BRATTLEBORO, Vt. – The ninth annual Slow Living Summit will take place in Brattleboro, Vermont on Thursday, June 6 and Friday, June 7. Presented by Strolling of the Heifers and Windham Grows, the Summit’s focus is “The Future of Women in Food Entrepreneurship,” and its goal is to bring together diverse entrepreneurs in the farm and food industries, providing them with tools, resources and mentorship they need to grow socially responsible businesses. “This year will focus on women’s stories, but men, women and non-binary people are part of those stories,” said Orly Munzing, founder of Strolling of the Heifers. Panels this year include Law in the Era of #MeToo, Non-traditional Financing for Women and Other Underserved Communities and How the Co-op Model Works for Women. Speakers include economist, author and Honor the Earth co-founder Winona LaDuke, former Vermont gubernatorial candidate Christine Hallquist , NPR’s Planet Money host Stacey Vanek Smith and Principal Founder of Breakthru Beverage, Charles Merinoff. The full Summit schedule, speakers, and registration information can be found at



PETERBOROUGH, N.H. — At the April 17th meeting of the Monadnock chapter of 100+ Women Who Care, the membership selected Peterborough Human Services Fund as the recipient of the meeting’s collective donation. In her presentation on behalf of Peterborough Human Services Fund, Kathy Boss, executive director, explained that the Peterborough Food Pantry has made great inroads in elevating the nutritional awareness of their customers by adding occasional fresh produce options through their “fresh rescue” program with Hannaford’s in Rindge and the winter “Green Bag” produce donations from local merchants. The funds received from the 100+ Women Who Care Monadnock will be used by the food pantry to purchase additional fruits and vegetables from local growers or grocers to create a reliable stream of healthy produce to their customers’ diets. 100+ Women Who Care welcomes prospective members to attend their next meeting at the Hilltop Country Club in Peterborough on July 17th from 6:30 to 7:30 p.m. For more information, visit or on Facebook:

(Photo Credit: Sally Eneguess. Pictured, left to right, Cindy Nautischer, Virginia Lee Miller, Johniene Papandreas, Kathy Boss, Connie Smith)



KEENE, N.H. – The Works Café recently earned certification as a 3 Star Certified Green Restaurant® by the Green Restaurant Association (GRA), a national nonprofit organization helping restaurants become more environmentally sustainable. The Works Café received 208.51 GreenPoints™ on the GRA’s rigorous certification scale and implemented 53 environmental steps. The Green Restaurant Association’s (GRA) certification standards reflect 28 years of research in the field of restaurants and the environment. Highlights of The Works Café Green Accomplishments that earned this certification include:

Composting food waste and recycling plastics, glass, aluminum, cardboard and paper keeps up to 90% of waste out of landfills.

By providing customers with reusable dishes, glasses/mugs and utensils for dining in, waste is kept out of landfills and natural resources are conserved.

76.2% of lights are LEDs, which use up to 90% less energy, last longer, contain no mercury, and emit fewer greenhouse gases than incandescent bulbs.

Over 34% of main dishes are vegetarian, which significantly reduces the carbon footprint associated with food.

93.1% of egg purchases and 54.6% of dairy purchases are Certified Organic.

The facility is Styrofoam-free, which keeps harmful chemicals and litter out of our environment.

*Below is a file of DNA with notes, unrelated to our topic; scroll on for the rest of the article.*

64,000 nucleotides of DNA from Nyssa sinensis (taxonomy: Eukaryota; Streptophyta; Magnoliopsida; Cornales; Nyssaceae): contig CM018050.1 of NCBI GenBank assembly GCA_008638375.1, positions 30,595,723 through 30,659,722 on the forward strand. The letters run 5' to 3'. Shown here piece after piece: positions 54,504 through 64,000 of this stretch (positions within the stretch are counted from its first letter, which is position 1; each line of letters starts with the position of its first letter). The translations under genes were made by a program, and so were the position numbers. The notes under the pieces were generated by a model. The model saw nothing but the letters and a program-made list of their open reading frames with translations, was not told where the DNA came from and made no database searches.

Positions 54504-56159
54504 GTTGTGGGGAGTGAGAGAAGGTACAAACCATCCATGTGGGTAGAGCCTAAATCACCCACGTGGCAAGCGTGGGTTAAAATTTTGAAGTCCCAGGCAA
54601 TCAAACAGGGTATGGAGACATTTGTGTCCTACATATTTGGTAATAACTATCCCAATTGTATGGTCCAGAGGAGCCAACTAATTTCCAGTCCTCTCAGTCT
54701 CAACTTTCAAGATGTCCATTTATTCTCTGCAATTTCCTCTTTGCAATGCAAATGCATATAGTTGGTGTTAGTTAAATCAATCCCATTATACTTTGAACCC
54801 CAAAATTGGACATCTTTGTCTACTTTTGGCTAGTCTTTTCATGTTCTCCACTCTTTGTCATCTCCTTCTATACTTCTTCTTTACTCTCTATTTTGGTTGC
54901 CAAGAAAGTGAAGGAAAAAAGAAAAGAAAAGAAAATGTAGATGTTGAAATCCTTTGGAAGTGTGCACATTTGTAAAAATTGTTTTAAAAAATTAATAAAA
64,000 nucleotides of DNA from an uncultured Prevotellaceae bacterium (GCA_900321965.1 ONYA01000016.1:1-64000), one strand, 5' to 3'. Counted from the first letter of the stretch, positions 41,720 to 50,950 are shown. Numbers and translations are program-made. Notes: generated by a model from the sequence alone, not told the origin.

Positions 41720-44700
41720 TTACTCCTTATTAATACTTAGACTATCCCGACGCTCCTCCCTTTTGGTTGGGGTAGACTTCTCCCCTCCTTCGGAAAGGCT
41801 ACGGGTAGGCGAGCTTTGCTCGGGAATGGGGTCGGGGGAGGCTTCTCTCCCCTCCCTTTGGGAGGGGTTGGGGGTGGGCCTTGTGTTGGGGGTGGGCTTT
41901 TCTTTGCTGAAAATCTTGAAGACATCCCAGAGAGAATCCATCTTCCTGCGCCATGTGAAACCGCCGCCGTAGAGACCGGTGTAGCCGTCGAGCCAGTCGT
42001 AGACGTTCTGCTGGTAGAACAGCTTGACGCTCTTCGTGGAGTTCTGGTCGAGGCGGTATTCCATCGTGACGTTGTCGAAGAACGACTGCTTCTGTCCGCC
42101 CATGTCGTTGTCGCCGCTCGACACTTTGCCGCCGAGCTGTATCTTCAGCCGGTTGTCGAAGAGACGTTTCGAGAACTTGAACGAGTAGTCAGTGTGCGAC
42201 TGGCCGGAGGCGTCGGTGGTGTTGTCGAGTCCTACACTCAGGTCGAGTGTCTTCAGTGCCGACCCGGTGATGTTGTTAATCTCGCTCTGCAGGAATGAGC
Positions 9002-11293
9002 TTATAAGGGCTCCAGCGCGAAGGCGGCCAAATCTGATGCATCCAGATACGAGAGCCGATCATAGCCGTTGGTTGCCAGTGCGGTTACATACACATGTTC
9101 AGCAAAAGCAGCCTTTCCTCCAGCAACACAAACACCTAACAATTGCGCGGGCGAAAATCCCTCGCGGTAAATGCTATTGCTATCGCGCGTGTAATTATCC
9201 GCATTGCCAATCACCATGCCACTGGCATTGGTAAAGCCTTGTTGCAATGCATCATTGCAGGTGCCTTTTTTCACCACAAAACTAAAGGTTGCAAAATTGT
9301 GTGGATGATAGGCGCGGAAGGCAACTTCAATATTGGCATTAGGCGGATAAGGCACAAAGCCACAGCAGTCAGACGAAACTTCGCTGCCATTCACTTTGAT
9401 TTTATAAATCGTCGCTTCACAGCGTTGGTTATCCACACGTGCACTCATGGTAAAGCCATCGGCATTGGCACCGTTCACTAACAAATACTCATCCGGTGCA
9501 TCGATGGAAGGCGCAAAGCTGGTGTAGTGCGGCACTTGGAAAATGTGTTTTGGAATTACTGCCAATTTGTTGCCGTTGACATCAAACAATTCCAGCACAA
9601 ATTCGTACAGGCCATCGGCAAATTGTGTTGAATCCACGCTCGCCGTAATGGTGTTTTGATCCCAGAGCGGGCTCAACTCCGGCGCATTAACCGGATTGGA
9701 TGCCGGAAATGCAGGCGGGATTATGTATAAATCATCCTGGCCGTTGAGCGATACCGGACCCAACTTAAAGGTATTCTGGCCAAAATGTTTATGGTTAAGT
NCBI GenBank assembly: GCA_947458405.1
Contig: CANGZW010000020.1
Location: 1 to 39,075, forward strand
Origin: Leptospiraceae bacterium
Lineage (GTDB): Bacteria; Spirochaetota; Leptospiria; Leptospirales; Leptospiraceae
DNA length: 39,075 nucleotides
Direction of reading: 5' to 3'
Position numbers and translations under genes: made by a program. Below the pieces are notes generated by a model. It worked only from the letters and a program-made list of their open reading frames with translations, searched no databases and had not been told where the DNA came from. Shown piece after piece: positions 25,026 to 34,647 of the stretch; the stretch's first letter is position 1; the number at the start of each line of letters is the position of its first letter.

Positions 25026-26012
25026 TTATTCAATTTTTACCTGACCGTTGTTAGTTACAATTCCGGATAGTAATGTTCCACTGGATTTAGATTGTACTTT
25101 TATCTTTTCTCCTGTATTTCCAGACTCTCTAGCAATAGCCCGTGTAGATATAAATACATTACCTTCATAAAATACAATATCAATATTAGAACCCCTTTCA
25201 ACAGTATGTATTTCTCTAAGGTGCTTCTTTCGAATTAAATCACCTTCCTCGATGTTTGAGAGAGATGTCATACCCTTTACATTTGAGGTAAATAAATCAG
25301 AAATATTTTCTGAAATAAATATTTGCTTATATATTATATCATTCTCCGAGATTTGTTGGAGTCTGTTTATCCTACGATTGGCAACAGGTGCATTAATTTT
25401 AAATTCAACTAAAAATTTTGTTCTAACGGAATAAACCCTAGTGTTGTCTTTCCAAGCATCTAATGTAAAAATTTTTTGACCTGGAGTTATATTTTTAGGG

“We chose to partner with GRA because they have the toughest standards out there,” said Richard French, president of The Works Café. “I’m really pleased that our years of social and environmental commitments are being recognized. Kudos to our staff customers and the community as a whole.” To see The Works Cafe-KNH’s detailed Green Label and all their environmental steps, click on



WALPOLE, N.H. — Three local farms are recipients of the 2019 Monadnock Food Co-op Farm Fund: Sun Moon Farm of Rindge, Archway Farm of Keene, and Bascom Farm of Charlestown. Since starting in 2017, the Farm Fund has awarded over $32,000 in grants to nine local farms. The Monadnock Food Co-op Farm Fund, created in partnership with the Cheshire County Conservation District, has a mission to support local farmers in increasing sustainable food production and wholesale sales to contribute to a thriving local farm economy. This grant supports several of the co-op’s goals, including contributing to a healthy, sustainable food system, supporting local farmers and producers and building a strong, sustainable and improving local economy. The Cheshire County Conservation District, fiscal agent for the Farm Fund, supports farm viability in the region and promotes the responsible stewardship of natural and agricultural resources. Sun Moon Farm will erect a greenhouse structure to expand space for curing onions and garlic and will purchase a rolling dibbler to reduce transplanting time. Archway Farm will design and print new labels for five high-volume pork products to create more attractive and appealing packaging. Bascom Farm will remodel and equip their current barn to serve as a packaging and processing area for their produce. “Our Farm Fund is an essential way to invest in the future of local, sustainable farming in our region,” said Michael Faber, Monadnock Food Co-op general manager. “It helps ensure we have a healthy, local food system for our community.” Funds for this program are provided by donations from Monadnock Food Co-op and its shoppers. Additional funds come from the You Have Our Trust Fund of the NH Charitable Foundation. Fundraising is already underway for the 2020 Monadnock Food Co-op Farm Fund grant cycle. During April, May, July and August 2019, co-op shoppers can round up their change at the registers to donate to the fund. To learn more visit